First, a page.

Why don’t Africans protest?

Thus asks Lisa Mueller, a PhD student at UCLA, in a paper presented at a meeting of the Working Group in African Political Economy last year.  She notes that theories of deprivation and protest clearly predict that the poor, who are worse off in absolute terms, should protest their living conditions more often.  However, Africans on average protest no more than Latin Americans, who are approximately 5 times as wealthy.

As Mueller points out,”people rise up (1) because they want to and (2) because they can” (p. 4).  Addressing the first part of this statement, theories of relative deprivation suggest that people might want to rise up when they feel that they are currently worse off than other groups in society.  Similarly, theories of the prospect of upward mobility predict that people might protest when they feel that their standards of living will not rise in the future. Using Afrobatometer data, Mueller finds that Africans who are either absolutely or relatively deprived are no more likely to rise up than people who are not.  (However, she does find that people whose standards of living have absolutely declined in recent years, rather than remaining stable at a low level, are somewhat more likely to protest.)  She also reports that people who believe their prospect of upward mobility to be low are about 2% more likely to protest than those who believe their prospects are better.

One reason why more impoverished Africans do not protest may be the difficulty of organizing collective action in remote rural areas, where poverty tends to be worst.  Mueller finds that people who have reported attending community meetings are approximately 3 times more likely to protest than those who have not – a much more substantive effect than found for either relative deprivation or upward mobility.  However, she doesn’t address the probability of attending a community meeting conditional on urban or rural residency, so this doesn’t do much to tease out the predictors of protest in different locales.  She does note that urban Africans are no more likely to protest than rural, but drops this interesting finding rather quickly with a comment about fear of police reprisals.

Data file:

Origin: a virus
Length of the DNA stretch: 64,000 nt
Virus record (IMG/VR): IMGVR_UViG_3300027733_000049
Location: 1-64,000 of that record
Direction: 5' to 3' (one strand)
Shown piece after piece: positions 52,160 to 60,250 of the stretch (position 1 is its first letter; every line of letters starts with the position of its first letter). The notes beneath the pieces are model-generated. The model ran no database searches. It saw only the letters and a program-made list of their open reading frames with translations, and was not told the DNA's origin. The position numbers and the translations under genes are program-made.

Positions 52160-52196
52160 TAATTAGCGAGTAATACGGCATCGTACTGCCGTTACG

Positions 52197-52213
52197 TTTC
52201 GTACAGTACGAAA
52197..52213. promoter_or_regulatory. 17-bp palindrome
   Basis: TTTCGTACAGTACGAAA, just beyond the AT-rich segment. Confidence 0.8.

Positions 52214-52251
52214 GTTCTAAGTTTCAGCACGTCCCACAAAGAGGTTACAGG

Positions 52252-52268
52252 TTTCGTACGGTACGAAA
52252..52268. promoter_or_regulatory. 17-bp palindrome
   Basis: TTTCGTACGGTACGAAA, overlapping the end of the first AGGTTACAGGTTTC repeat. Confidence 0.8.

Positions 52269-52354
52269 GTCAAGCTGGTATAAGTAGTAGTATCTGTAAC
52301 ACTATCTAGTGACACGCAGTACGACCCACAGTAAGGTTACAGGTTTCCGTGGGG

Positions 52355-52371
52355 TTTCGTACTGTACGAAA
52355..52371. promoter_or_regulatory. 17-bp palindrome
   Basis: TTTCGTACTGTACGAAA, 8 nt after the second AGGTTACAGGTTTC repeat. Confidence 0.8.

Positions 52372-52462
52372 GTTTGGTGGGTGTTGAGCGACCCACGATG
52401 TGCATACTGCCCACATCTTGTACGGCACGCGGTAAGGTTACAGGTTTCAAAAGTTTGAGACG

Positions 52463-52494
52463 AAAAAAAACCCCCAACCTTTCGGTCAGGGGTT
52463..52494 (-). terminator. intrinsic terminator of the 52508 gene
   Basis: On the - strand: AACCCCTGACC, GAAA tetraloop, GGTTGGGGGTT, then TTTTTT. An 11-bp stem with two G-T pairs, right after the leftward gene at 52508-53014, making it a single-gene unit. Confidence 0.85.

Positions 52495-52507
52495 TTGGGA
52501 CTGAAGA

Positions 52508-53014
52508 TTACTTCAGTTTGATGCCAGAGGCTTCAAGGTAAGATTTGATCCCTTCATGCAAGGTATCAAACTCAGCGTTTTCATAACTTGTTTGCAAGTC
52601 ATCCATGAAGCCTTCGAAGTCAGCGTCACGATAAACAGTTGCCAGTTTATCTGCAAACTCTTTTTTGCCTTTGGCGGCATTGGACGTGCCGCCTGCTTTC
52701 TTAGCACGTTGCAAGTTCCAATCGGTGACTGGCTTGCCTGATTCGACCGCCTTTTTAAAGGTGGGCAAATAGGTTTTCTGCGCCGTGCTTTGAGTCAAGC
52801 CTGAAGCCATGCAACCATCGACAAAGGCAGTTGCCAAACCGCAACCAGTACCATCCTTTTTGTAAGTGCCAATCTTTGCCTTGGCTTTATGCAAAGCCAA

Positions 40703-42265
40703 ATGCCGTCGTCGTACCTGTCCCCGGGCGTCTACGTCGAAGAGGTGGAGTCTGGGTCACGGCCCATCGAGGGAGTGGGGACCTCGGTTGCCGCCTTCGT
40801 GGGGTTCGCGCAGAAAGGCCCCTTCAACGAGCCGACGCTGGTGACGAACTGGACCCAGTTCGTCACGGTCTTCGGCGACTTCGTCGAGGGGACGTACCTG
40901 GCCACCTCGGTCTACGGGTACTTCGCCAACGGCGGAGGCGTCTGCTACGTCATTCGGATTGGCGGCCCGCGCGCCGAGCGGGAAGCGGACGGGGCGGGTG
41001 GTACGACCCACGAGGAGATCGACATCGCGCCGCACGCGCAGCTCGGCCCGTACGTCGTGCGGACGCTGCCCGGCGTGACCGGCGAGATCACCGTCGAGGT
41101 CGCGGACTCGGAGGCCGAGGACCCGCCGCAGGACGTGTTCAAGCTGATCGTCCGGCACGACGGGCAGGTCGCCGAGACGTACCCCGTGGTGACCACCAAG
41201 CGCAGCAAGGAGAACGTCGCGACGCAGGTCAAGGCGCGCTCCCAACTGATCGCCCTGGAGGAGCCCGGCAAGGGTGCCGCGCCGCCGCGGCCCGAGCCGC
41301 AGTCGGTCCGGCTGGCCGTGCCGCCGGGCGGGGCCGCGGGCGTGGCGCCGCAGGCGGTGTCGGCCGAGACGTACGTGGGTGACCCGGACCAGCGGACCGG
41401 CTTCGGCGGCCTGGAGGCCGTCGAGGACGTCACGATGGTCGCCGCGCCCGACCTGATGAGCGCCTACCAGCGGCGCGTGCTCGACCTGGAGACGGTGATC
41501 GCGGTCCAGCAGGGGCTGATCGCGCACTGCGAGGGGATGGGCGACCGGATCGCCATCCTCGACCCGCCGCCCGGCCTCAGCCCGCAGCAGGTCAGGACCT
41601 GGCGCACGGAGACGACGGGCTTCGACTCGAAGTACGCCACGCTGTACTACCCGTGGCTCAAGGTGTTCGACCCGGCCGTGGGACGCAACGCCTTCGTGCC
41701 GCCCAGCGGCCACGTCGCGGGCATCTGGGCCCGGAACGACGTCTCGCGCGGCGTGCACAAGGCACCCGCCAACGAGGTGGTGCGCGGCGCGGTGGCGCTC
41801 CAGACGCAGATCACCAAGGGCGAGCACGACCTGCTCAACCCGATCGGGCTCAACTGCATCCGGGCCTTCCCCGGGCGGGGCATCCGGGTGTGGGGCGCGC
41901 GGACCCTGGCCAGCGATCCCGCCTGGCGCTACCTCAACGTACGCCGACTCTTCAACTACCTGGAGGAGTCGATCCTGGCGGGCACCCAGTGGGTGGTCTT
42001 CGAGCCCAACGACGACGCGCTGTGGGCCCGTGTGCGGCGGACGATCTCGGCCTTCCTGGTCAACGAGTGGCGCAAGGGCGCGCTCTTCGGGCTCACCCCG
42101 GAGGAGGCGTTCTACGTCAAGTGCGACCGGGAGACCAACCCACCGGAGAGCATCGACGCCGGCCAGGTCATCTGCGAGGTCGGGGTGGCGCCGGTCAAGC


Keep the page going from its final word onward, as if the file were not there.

All in all, it’s a very interesting paper on a timely topic.  However, I do question the conclusion she draws: “Africans seem to be refraining from protest because they anticipate changes in their living conditions” (p. 17).  This sits a bit oddly with the fact that “65 percent of respondents in the most recent round of surveys said they believe that government economic policies have hurt most people and benefited only a few” (p. 18).  A discussion of the role of government reprisal would slot in extremely neatly here.

That said, this also put me in mind of a recent post by one of IPA’s staffers in Uganda.  He wrote of Museveni’s re-election that “there are too many people who lived through the terror and who are thus easily enough appeased by ‘peace and stability’ campaign platforms. Change, to the generation(s) that lived through the bad, is synonymous with ‘danger.'”  The welfare improvements of stability might outweigh the problems of bad policy in some cases.

7 thoughts on “Why don’t Africans protest?

  1. Rachel, very interesting post.

    I didn’t read the original paper, but the question itself is interesting given the attention that protests have nabbed lately throughout the world.

    What surprises me most is that they are no more likely to protest in cities. It seems to me that this is the most important bit of information here – if there is no difference in likelihood to protest in rural versus urban areas, then the issue is probably not one of lack of technology and community organizing.

    I think a historical/cultural answer is the most likely here, as you suggest. Regions with a history of war, conflict, upheaval and revolution are unlikely to crave change. It does not have positive connotations. Most people, I think, want fairly insular lives. They want peace and a calm sense of stability. I think many people in the world have pretty justifiable fears of ushering in the evils they don’t know through demonstrations and protests.

    Like

    1. Nat, I definitely agree. I think as well that many people don’t have any reasonable expectation that the government can or will do much to improve their standards of living – and this is probably doubly true in regions where there’s been recent warfare and the government is weak/divided.

      (BTW, is this your own blog I see taking shape? Yes please!)

      Like

  2. The Acemoglu Robinson model focuses on inequality rather than low income per se, which Latin America has plenty of.

    Like

Comments are closed.